Learning Enough to Explain a Photon/Internet Button to my10 year old nephews

I or my brother will be attempting to introduce my nephews to programming. To that end, he purchased a Photon/Internet Button (IB). Given the documents are a bit deeper than your average 10 year old can work through, and at times gave me trouble, this is part of my ongoing effort to be sure I understand what the Photon/Internet Button is, and capture in one place the steps needed to set up a Photon mounted in an Internet Button shield. The intent is to be sure I’ve got a good idea of what needs to be done to connect to it, and if something doesn’t go as planned, have a quick reference to follow. I’m also trying to make sure I have a reasonable understanding of exactly what a Photon/Internet Button is so I don’t make promises I can’t keep in regards to capabilities. What follows is one page of “I think this is what I have.” and one page of “This is how to connect to and start to use it.”

I’ve received a lot of input and corrections from Jordy Moors as I’ve worked through all of this, and PKinOttawa provided more insight. I’m sure forum members will continue to correct my errors, or at least point me to where I need to be reading. Some of the text below is a copy/paste from the documents, some is my addition to make sure I understand what we are talking about. Some text that’s important for troubleshooting or more depth I’ve purposely skipped around. In the end, I hope this can help others who may need a quick “How-to.”

The Internet Button is a ready-to-use IoT (Internet of Things) device with sensors, LEDs, and more. Place orders online, send emails, receive notifications, track feedback, and develop hundreds of other applications. (https://www.particle.io/products/hardware/internet-button). PKinOttawa points out the Photon can be used without connecting to the internet.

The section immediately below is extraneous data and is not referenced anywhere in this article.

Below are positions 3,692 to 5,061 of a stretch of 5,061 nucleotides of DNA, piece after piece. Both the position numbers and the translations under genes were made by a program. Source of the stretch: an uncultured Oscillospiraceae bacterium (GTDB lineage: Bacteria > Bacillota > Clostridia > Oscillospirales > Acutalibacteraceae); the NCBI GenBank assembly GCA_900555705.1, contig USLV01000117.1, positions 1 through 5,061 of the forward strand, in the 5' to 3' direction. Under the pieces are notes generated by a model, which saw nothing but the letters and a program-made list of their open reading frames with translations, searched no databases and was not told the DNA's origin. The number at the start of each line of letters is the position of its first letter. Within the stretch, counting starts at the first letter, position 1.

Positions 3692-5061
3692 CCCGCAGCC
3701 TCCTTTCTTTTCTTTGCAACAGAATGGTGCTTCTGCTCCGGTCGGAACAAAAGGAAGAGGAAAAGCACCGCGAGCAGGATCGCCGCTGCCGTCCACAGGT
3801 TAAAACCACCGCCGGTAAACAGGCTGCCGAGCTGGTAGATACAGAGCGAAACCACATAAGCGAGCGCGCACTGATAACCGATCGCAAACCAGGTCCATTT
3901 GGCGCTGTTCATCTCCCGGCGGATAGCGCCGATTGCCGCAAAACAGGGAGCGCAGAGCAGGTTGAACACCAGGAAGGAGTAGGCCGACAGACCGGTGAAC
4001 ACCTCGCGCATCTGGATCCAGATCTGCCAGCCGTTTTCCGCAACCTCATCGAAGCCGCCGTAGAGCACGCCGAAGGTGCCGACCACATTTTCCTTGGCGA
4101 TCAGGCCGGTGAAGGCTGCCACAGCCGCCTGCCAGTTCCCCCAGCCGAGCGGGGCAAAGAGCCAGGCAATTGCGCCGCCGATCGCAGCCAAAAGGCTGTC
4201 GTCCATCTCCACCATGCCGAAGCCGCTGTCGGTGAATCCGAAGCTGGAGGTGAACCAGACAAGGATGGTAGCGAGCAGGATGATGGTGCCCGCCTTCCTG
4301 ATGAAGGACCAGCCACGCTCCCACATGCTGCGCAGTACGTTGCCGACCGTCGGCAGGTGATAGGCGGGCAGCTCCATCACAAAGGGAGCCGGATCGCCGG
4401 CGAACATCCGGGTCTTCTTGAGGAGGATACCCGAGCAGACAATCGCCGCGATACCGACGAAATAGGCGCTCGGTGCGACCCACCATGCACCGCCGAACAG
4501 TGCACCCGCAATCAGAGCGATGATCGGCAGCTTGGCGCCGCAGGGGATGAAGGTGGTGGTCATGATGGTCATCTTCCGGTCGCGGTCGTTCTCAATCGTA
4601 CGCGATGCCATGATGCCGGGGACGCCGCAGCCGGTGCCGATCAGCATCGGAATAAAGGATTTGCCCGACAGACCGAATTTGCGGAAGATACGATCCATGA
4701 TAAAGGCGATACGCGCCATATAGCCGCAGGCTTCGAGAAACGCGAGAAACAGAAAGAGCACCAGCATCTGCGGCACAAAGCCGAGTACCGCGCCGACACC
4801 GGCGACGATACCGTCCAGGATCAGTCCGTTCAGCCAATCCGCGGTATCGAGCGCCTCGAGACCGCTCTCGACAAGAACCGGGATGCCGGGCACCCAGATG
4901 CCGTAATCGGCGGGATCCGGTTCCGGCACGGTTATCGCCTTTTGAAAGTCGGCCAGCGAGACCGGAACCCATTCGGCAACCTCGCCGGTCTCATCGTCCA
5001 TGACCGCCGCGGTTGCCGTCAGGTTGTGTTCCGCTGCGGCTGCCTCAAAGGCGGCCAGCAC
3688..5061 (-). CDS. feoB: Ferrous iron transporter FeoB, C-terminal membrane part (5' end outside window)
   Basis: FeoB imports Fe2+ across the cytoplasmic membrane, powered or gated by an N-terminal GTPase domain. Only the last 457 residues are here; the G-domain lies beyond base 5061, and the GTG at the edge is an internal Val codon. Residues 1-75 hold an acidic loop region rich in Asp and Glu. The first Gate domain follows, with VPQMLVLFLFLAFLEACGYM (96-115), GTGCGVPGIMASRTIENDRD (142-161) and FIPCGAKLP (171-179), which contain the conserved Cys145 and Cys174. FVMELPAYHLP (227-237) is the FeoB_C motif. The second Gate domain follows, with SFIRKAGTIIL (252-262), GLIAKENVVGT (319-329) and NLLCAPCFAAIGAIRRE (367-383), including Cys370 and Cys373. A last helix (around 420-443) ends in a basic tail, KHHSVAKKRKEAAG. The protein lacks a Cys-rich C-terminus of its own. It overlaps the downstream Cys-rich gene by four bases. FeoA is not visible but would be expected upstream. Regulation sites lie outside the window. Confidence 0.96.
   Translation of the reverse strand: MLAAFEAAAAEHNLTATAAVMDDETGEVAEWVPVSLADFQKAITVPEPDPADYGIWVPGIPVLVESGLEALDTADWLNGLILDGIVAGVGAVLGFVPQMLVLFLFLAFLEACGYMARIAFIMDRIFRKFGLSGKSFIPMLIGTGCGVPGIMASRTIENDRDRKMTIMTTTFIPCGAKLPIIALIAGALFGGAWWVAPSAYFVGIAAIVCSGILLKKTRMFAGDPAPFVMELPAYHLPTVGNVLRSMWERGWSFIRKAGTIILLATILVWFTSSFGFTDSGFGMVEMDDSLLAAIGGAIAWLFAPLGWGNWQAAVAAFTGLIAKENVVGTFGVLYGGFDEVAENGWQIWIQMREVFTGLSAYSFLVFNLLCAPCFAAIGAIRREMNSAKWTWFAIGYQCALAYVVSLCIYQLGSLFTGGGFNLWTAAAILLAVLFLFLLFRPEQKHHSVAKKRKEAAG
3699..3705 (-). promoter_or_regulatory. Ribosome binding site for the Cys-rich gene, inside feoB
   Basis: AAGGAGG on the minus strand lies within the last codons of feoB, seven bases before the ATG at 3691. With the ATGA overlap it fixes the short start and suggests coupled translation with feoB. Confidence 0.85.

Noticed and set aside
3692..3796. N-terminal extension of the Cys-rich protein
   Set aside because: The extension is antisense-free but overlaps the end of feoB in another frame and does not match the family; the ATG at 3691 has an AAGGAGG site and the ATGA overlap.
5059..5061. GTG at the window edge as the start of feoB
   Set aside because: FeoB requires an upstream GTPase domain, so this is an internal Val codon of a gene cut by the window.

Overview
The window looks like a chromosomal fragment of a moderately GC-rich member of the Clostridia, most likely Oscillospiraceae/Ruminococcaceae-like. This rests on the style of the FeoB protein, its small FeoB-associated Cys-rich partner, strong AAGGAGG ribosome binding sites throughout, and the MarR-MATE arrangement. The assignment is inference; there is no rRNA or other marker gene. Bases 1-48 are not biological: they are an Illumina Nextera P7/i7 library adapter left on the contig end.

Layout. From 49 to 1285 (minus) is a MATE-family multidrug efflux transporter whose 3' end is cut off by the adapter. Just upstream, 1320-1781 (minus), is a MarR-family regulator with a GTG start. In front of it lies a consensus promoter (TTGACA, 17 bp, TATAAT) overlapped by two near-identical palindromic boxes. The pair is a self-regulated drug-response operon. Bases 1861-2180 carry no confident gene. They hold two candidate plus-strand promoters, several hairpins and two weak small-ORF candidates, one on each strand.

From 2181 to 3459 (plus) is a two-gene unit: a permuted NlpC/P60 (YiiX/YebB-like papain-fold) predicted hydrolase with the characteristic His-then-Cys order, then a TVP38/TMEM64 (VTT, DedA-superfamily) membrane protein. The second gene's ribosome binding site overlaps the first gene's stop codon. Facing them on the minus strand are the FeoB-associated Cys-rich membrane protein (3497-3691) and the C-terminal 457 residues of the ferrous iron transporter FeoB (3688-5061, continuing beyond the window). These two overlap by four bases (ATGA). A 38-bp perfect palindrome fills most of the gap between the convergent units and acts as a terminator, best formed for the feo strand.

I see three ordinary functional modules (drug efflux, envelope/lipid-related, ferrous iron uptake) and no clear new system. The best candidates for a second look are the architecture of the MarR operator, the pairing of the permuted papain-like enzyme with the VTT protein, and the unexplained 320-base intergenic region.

The device is a Photon mounted in a shield called the Internet Button. The Internet Button is pre-wired with 11 individually controllable RGB LEDs, an ADXL362 3-axis accelerometer, 4 tactile buttons for D-pad style interactions, a Female socket for connection to a Particle device (the supplied Photon comes mounted in it), and additional female headers for adding extra actuators and sensors). Jprdy and PKinOttawa both point out the Photon is NOT an Arduino (I went from ignorant to informed), so I “assume” Arduino shields can’t be attached to the headers.

Simple and easy set up

Setting up the Photon/IB isn’t complicated. Change one line of code to change the actions of the button. Connect via IFTTT (If This Then That), through a USB cable with the Particle Command Line Interface (CLI), a smartphone app, or from the Particle web IDE (Integrated Development Environment)/Build and you can make phone calls, send texts and purchase items online in just minutes. I believe what you want to do will in part drive how you need to connect.

You will need to “claim” (claiming and connecting seem to be used interchangeably) your Photon/IB through the Particle.io web site/server or through the Particle CLI. You will also give it a name, I used “IB1” as an imaginative title. This ensures commands go through their server for security. If you use the Particle CLI, type “particle setup” and the program will do a nice job of walking you through claiming your device.

Particle.io server process.

  1. Connect to the internet over wireless.
  2. Install the Photon app on your phone
  3. Create a Particle account or log in.
  4. Open your smartphone Particle app.